Don’t expect Gap Inc. (GPS) to return to growth in 2008.
That was the between-the-lines message from CEO Glenn Murphy, who delivered fourth quarter results on Thursday. “We know at some point, this business has to show improvement on the top line,” Murphy told analysts on a conference call after the markets closed. But Murphy made clear that the company’s priority for 2008 was to grow profits by better managing costs.
That strategy has so far delivered results for Gap, the $16 billion owner of the Gap, Old Navy and Banana Republic chains that once defined casual dressing before losing its way earlier this decade. Fourth quarter profit rose to $265 million, or 35 cents a diluted share, compared with $219 million, or 27 cents, the year earlier, largely because inventory and other expenses were kept in check. Gap’s inventory per square foot, for instance, was down by 15% at the end of the fourth quarter, compared with the same period a year ago.
The results pushed Gap shares higher by $1.15, or nearly 6 percent, to $20.60 in after hours trading.
But cost reductions and better expense management can only take Gap so far. If the San Francisco-based retailer is ever to emerge from the funk of the last few years, it will need to start growing sales. Fourth-quarter sales fell 5% to $4.68 billion, compared with $4.92 billion a year ago. Sales at stores open at least a year were down 3% in the period, compared with a 7% drop the prior year. The recently-completed fourth quarter contained one less week of sales than did the same period a year ago, partially accounting for some of the fall-off.
Gap does not provide sales guidance, but CFO Sabrina Simmons said that the challenging economic environment would make it more difficult for the company to grow comparable store sales this year.
As a result, Gap is proceeding cautiously with capital expenditures, which are expected to total $500 million this year, down from $682 million in 2007. The company plans to open 100 stores, mainly abroad, and close 85 locations, most of them Gap stores. In the United States, the company said it intends to be very “selective” about opening new stores, and is looking instead at making existing locations more profitable.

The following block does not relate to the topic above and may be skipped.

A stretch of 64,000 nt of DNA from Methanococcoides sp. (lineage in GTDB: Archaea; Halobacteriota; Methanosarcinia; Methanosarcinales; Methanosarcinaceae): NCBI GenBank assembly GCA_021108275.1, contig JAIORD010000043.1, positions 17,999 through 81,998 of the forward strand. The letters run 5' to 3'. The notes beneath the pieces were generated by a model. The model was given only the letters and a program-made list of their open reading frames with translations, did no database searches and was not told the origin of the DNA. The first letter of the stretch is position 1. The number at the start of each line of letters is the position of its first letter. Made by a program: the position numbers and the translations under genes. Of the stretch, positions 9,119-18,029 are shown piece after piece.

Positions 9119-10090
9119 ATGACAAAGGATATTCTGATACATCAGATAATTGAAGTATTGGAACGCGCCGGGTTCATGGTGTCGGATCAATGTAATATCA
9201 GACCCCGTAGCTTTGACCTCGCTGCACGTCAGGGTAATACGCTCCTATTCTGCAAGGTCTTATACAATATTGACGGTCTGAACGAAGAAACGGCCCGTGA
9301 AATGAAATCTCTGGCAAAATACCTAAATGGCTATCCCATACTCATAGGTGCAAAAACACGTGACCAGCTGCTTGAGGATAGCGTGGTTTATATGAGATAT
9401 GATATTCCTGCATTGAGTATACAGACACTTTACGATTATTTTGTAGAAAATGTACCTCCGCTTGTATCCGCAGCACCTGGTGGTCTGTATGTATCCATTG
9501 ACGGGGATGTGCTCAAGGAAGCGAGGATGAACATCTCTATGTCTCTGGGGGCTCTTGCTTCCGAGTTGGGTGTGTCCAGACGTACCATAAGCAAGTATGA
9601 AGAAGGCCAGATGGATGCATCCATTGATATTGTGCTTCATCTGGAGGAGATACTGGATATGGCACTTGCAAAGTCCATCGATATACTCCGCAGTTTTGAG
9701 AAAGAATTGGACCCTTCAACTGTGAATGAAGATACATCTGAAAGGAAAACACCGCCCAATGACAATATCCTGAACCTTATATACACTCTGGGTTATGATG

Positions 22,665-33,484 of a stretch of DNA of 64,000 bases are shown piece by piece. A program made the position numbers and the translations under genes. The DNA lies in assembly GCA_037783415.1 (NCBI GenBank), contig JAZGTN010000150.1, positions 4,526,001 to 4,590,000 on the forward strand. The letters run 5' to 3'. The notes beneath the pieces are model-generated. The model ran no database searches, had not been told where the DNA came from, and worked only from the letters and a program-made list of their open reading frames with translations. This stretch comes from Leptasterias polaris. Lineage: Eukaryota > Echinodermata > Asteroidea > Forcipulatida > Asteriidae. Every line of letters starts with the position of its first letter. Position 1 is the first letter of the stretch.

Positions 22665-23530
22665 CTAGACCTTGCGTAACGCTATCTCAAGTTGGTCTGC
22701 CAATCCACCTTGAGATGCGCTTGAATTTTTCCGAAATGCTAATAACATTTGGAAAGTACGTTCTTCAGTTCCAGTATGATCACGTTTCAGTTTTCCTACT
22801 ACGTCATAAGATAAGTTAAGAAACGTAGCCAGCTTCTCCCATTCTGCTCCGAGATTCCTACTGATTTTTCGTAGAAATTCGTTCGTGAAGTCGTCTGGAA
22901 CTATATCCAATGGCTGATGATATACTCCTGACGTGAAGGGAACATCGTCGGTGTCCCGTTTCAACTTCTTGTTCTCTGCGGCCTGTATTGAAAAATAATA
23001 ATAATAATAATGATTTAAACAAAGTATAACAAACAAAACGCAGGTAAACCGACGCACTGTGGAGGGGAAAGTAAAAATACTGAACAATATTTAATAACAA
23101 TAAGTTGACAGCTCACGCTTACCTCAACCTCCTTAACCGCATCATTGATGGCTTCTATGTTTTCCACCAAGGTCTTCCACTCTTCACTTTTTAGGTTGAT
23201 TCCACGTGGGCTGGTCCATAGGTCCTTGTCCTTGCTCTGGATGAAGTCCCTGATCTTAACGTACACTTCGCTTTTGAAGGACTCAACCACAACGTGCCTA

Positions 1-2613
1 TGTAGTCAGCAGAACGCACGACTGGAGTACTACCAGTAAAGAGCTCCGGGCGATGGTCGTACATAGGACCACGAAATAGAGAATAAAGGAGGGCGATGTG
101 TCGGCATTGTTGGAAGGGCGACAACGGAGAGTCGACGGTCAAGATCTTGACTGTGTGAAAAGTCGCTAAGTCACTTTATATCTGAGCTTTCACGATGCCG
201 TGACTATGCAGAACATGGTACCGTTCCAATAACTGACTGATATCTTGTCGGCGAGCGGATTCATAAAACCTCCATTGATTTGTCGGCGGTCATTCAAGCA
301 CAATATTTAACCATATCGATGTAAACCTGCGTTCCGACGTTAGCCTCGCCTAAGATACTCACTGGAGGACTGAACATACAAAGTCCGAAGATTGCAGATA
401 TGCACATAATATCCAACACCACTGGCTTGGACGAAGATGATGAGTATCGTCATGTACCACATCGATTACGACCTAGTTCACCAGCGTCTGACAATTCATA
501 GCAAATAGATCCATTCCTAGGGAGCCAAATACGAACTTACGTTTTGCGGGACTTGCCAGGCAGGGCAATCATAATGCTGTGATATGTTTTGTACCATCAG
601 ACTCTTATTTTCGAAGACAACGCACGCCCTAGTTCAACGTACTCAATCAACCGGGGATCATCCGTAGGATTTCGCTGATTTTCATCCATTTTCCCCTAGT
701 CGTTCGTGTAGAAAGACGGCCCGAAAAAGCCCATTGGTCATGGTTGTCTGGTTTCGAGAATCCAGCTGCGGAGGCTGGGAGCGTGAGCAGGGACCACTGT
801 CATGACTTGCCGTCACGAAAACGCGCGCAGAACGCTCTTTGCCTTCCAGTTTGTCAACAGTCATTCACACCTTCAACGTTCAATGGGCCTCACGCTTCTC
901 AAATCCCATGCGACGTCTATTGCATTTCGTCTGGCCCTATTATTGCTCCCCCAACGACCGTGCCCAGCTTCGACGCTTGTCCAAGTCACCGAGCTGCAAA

One way to keep investors happy in the absence of growth is to buy back stock. The company spent $613 million to repurchase 30 million shares in the fourth quarter, and authorized a new $1 billion buyback. Of that amount, about $158 million will be repurchased from the Fisher family, which founded Gap in 1969 and collectively owns slightly more than one-third of the company’s outstanding shares. Gap also said it would increase its annual dividend by 6% to 34 cents a share.
The company’s Gap and Old Navy brands are undergoing the biggest changes. Gap recently parted ways with Old Navy president Dawn Robertson over what Murphy called “philosophical” differences on how to move the brand forward. Current marketing did not focus enough on the brand’s value message, an imbalance that Murphy said he hopes to have adjusted by the back-to-school shopping season.
That is about the time that Old Navy’s newly installed creative director, the designer Todd Oldham, will start to have an impact on merchandise in the stores. A few months later, in the fall, designer Patrick Robinson’s new looks for Gap will start to hit store shelves. If the designers’ clothes connect with consumers, Gap stands to win big. Given its tighter expense structure, even the slightest improvement in same-store sales would provide a boost to the bottom line.
For now, however, Murphy is keeping expectations low. Gap and Old Navy have tried to reinvent themselves several times in the last few years to no avail. “It would be easy for us to get ourselves too excited too soon,” Murphy said.